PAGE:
[OPE-L:2412] RE: commodity money in Marx's theory

Michael Williams (100417.2625@compuserve.com)
Wed, 29 May 1996 15:47:26 -0700

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In a reply to Duncan

Unless the unit of account is linked to a real commodity even if in
imagination, how can the money represent abstract labor? A mere linking to
the state does not seem enough to represent the abstract
labor. I accept one dollar note because I surely know it is linked to
what I am going to buy (not because the state issued it). In your
position, the value of money is predetermined independently of
labor values. How can it be expected as linked to the labor value of
commodities? Yes, it could be linked to a specific kind of concrete labor
like a token. The token is not a money, however.

Here we get to the nub of the disagreement between value-form and commodity
notions of money. It lies in the metaphysics implied in this kind of argument.
The linkages to which you refer have, for your commodity-money view, to be
cashed out in terms of a real underlying value substance, measurable in
quantities of abstract labour, common to everything (money as well as - other -
commodities) which enter sytematic exchange. And this system somehow is to exert
ultimate determining force, which can only temporarily be bucked by market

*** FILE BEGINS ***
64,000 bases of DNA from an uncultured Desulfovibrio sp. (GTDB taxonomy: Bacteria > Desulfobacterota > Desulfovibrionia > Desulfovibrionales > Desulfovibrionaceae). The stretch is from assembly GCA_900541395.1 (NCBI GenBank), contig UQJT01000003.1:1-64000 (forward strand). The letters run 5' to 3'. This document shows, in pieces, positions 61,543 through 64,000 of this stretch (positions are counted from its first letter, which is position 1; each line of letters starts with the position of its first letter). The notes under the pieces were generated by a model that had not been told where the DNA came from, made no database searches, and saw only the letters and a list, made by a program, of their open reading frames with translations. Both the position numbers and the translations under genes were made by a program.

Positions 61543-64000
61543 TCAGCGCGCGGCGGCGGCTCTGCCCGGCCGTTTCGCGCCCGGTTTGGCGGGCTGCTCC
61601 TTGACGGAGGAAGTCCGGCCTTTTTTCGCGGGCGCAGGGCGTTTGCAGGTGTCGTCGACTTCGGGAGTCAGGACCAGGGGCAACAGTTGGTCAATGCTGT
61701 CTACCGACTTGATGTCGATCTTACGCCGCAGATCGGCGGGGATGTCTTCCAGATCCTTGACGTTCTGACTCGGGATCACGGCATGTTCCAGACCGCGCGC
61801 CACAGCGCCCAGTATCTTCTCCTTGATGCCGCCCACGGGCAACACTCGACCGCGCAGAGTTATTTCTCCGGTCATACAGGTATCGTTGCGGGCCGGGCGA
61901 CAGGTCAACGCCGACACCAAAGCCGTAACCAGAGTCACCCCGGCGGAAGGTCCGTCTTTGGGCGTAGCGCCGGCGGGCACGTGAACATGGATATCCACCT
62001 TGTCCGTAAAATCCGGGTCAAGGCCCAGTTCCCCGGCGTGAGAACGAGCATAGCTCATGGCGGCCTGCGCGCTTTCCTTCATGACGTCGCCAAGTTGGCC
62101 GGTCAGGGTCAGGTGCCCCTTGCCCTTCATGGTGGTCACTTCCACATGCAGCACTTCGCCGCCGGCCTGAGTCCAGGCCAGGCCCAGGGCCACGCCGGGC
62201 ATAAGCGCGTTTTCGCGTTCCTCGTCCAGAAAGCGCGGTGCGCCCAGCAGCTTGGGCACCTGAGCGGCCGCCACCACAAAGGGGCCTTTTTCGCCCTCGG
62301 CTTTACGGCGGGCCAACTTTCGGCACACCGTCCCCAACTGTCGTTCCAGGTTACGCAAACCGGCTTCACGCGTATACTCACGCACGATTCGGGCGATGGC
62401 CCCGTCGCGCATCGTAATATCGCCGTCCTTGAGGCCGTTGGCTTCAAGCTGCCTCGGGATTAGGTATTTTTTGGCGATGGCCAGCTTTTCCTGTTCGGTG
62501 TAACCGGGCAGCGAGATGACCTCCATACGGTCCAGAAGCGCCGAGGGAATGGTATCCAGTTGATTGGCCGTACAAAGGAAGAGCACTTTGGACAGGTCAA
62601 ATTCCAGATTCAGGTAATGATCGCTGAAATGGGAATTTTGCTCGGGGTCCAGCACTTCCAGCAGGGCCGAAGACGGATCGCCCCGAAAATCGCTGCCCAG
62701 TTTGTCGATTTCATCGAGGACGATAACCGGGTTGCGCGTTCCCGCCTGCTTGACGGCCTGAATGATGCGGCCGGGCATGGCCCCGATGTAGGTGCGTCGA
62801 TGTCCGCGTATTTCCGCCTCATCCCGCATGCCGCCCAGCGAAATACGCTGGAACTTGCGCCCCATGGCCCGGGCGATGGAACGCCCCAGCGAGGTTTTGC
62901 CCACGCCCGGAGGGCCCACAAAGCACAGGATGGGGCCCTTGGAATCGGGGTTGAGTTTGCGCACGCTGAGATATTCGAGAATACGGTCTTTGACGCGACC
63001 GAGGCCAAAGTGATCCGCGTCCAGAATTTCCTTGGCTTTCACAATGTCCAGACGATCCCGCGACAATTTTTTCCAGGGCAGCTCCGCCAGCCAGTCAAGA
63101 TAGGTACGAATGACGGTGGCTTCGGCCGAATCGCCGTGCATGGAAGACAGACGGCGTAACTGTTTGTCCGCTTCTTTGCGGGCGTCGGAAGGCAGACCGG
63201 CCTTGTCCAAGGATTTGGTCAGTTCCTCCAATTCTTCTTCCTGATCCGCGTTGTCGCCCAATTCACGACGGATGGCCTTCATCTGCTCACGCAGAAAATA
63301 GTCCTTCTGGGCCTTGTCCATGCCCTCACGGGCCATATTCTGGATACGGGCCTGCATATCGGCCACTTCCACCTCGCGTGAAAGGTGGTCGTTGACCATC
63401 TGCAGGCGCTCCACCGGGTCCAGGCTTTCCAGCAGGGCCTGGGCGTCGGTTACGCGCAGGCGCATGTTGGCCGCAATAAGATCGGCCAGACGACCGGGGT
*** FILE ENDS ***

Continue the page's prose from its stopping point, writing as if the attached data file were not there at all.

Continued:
participants, and (even more so?) the state.

The metaphysical commitment of the value-form account is quite different. It is
to an interlinked social and economic system of generalised capitalist commodity
production and exchange. Money is not independent of values, because their only
quantitative expression is as systematic money prices. For well known reasons,
labour is the sole necessary primary factor of production of surplus-value - and
both the abstraction from specific and differentially skilled labours to
abstract labour, and the money expression of labour are real outcomes of the
operations of that, market reproduced, system.

I do not foresee agreement between us on such ontological commitment. I used to
accept something like the commodity view, largely because that is what my elders
and betters, back to Marx himself, seemed to believe. Now, I find it difficult
to even conceive of this murky stuff, a value substance, and see no reason as a
critical political economist, or as a revolutionary socialist, to try. You
several times claim that money cannot be pure quantity - but give no reason why
not? I argue it can be, because niether the labour-time, nor the costs more
generally of production of any (immediate or underlying) money object seem to me
to have anything whatsoever to do with the relation between money and the
generality of commodites, or any individual commodity, or more generally with
the ability of money to perform its various functions.

I still owe you replies to outstanding points from older posts - I will get
round to them eventually.

Comradely greetings

Michael W.